The Dividing Line

How many Americans believe in God? If you believe in polls, the figure hovers around 92%. But what does believing in God get them? Does believing in God mean they believe what he wrote in his book, including his promises and blessings? Surprisingly, no.

Radio talk show host Dennis Prager draws a new dividing line—no longer between people who believe in God and people who don’t, but rather between people who believe in a divine text and people who don’t:

“It is divine text, not the divine existence [that is our dividing line]. If you believe in a divine text, you end up with our values. Our opponents believe in God. [But] it is divine text...that changes your mind. If you believe [only] men wrote the Bible entirely, then why listen to it? We have to make it explicit. It’s divine text that is the difference.”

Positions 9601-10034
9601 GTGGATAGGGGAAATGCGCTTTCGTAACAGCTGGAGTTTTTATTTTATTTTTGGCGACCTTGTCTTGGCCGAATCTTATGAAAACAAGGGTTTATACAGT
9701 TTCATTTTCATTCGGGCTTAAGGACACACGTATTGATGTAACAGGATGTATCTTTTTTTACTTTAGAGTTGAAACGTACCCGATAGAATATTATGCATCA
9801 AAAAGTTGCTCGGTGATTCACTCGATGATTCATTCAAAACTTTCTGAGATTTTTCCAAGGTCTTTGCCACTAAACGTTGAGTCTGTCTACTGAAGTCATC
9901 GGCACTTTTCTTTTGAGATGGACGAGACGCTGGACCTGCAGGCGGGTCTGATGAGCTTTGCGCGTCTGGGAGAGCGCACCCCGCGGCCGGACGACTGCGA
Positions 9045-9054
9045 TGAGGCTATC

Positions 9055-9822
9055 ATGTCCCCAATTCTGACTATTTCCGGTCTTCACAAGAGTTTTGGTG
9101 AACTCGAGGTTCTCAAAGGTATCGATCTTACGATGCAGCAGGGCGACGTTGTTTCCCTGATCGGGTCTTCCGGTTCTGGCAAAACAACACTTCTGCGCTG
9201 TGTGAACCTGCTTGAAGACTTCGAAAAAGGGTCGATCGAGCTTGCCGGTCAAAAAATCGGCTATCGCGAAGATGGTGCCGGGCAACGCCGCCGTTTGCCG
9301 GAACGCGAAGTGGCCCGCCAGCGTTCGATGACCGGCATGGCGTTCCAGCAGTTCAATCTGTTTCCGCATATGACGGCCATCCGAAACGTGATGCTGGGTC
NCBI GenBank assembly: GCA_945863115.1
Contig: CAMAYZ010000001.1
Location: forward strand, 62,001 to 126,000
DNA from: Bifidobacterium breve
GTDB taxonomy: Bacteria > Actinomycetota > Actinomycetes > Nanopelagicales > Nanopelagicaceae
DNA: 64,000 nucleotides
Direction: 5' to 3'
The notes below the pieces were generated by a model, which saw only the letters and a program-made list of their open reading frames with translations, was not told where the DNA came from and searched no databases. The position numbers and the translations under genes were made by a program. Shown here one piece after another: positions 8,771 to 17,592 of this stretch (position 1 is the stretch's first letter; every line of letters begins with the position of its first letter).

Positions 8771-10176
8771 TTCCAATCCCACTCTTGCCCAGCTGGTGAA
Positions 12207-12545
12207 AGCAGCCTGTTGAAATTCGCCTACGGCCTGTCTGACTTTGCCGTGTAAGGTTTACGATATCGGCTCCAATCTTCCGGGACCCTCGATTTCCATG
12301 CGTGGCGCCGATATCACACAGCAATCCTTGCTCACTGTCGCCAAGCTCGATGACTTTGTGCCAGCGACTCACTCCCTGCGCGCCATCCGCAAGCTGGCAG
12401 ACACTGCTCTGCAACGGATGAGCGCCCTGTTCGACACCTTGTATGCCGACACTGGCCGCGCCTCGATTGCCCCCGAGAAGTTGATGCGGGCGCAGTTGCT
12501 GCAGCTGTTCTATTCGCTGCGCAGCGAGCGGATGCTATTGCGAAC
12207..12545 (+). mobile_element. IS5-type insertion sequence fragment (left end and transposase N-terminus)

~ Dennis Prager on Focus on the Family
“Preserving the Traditional Foundations of Marriage (Part 2 of 2)”, aired Sep 30, ‘08

The basis for belief in God among many of those polled is obviously not the Bible. If it were, they would also believe in heaven and hell, but the number of believers in those are less than the number of believers in God.

For those of us who do believe that the Bible is a (the!) divine text, do we treat it as such? In this age of spirituality based on...umm...I don’t know...how familiar are we with our own foundation? Can this generation be the one that bridges the chasm between faith based on personal preferences versus faith based on truths? Or will it broaden the gulf?

Don’t just know what you believe. Know why.

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